If a share warrant has not been surrendered for cancellation before the end of the surrender period the company must apply to the court for an order cancelling the share warrant and the shares specified in it. Such a cancellation would cause a reduction in the company's share capital.

There are detailed requirements as to how the required notifications are to be given.

Companies can amend their articles to reflect the abolition of share warrants without a members' special resolution, but the amended articles must be filed at Companies House.

Requirement for all company directors to be natural persons

The Companies Act 2006 introduced, for the first time, a requirement for every company to have at least one director who was a natural person. The use of corporate directors is to be very tightly restricted (provisionally from October 2015). As with the abolition of bearer shares, the aim is to make it easy to identify the people who are really in control of a company.

Existing directors who are not natural persons will automatically cease to be a director 12 months after the new law comes into force (i.e. provisionally in October 2016). The appointment of a corporate director in breach of the new law will be void.

Exceptions to the ban on corporate directors are to be published, following consultation.

Application of directors' duties to shadow directors

The statutory directors' duties set out in the Companies Act 2006 now apply to a shadow director of a company where and to the extent that they are capable of so applying. A "shadow director" is a person who is not a duly appointed director but whose directions are followed by the appointed directors and is thus the real "directing mind" of the company.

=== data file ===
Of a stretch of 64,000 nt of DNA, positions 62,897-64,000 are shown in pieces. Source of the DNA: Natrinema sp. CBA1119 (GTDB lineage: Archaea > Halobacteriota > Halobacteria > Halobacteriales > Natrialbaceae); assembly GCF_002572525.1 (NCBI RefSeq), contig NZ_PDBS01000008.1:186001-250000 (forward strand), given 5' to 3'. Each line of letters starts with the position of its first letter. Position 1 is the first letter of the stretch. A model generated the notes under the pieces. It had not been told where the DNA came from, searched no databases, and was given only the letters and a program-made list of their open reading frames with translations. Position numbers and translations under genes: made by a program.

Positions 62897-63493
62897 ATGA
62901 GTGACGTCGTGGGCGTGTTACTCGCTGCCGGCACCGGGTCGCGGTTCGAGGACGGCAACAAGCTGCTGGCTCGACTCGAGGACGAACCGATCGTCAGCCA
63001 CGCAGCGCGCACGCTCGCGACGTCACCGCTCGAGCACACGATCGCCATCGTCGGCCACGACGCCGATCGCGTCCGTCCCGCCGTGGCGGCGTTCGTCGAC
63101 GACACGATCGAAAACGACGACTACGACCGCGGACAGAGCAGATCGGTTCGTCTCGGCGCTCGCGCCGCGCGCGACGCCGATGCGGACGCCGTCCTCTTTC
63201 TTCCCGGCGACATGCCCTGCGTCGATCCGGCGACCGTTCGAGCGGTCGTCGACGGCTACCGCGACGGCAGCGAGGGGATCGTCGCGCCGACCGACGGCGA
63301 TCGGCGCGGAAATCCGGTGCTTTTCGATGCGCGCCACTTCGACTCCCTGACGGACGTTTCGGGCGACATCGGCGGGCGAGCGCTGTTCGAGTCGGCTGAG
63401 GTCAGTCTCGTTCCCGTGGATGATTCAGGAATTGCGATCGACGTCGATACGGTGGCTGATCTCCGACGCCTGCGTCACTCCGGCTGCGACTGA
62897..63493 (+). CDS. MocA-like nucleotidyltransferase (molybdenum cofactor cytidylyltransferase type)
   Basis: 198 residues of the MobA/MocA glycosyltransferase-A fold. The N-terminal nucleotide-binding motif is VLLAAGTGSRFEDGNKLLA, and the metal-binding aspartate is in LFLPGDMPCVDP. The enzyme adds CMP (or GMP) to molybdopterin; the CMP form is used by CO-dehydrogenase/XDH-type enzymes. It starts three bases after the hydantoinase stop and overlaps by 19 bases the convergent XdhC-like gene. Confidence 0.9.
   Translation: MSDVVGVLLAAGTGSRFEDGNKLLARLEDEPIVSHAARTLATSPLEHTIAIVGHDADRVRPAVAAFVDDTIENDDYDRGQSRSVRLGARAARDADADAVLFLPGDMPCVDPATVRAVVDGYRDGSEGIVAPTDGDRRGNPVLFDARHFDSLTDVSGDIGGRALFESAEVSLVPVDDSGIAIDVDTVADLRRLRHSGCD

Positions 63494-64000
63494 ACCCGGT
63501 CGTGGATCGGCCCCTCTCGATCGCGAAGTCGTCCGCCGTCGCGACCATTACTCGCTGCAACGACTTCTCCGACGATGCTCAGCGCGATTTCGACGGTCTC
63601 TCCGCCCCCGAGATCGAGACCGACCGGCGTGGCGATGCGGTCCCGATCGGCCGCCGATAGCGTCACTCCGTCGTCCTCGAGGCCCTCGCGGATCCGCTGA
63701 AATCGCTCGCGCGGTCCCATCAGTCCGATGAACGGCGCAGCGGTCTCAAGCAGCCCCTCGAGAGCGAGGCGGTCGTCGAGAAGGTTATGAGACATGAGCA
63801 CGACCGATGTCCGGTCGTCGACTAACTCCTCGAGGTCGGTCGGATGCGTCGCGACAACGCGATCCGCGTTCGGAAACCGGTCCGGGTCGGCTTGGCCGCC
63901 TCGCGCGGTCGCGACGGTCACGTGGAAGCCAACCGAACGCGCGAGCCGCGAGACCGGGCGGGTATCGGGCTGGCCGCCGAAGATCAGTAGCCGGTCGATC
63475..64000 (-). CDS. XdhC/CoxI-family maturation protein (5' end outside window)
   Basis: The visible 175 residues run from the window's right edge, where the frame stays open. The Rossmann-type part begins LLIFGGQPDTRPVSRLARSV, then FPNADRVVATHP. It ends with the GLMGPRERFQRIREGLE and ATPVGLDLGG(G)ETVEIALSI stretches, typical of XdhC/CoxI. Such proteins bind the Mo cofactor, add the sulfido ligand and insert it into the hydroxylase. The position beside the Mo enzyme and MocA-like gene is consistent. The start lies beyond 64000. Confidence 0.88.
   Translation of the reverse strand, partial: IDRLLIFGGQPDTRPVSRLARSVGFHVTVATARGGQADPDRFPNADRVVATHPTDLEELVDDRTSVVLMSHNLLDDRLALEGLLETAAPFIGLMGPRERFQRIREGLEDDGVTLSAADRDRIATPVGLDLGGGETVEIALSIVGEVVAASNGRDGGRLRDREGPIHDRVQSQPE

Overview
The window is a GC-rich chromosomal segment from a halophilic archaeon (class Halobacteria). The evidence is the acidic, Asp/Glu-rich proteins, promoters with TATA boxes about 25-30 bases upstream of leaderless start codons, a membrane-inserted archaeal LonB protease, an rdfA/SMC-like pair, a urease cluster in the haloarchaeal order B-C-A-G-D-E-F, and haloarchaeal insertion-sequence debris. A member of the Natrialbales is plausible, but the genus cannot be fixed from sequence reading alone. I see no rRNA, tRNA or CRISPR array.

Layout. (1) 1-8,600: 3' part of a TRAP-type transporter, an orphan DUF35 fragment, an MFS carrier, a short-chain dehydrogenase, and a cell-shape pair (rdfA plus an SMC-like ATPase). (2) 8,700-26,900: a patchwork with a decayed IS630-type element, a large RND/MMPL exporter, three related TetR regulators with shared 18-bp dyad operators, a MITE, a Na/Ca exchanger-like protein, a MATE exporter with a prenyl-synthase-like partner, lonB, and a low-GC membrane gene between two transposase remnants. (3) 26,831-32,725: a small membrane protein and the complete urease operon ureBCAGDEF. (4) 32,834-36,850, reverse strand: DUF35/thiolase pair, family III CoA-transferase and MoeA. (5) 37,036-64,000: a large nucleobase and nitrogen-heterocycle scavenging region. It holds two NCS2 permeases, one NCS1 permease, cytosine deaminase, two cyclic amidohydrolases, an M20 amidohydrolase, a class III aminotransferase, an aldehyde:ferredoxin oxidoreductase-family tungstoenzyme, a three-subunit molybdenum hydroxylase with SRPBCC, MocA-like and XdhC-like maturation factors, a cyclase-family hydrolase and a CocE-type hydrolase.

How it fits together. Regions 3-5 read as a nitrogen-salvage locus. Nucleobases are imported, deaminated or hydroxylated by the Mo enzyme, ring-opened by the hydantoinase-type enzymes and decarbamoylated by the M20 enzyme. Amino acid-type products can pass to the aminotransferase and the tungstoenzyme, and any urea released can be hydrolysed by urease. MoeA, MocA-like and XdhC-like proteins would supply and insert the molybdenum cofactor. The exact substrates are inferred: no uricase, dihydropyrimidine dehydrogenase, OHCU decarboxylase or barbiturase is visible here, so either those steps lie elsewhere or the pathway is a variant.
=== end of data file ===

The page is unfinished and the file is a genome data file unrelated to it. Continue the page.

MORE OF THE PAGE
Other measures

Other amendments to the Companies Act 2006 will:

  • reduce the amount of detail required in company annual returns, where the company is able to confirm that all required information has been duly filed (or that there have been no changes since the previous return);
  • require the Registrar to notify anyone named in a notice of appointment of a director or secretary of the fact, so as to identify anyone whose identity is being misused;
  • shorten the period required for the Registrar to strike off an apparently inactive company;
  • permit private companies to keep certain information on the register kept by the Registrar instead of maintaining their own registers; this will apply to the registers of members, directors, directors' residential addresses and secretaries; and
  • make changes to the detail required in statements of capital.

There are also a number of administrative changes, such as reducing the amount of detail given on the public register of dates of birth of individuals; this is intended to counter identity theft.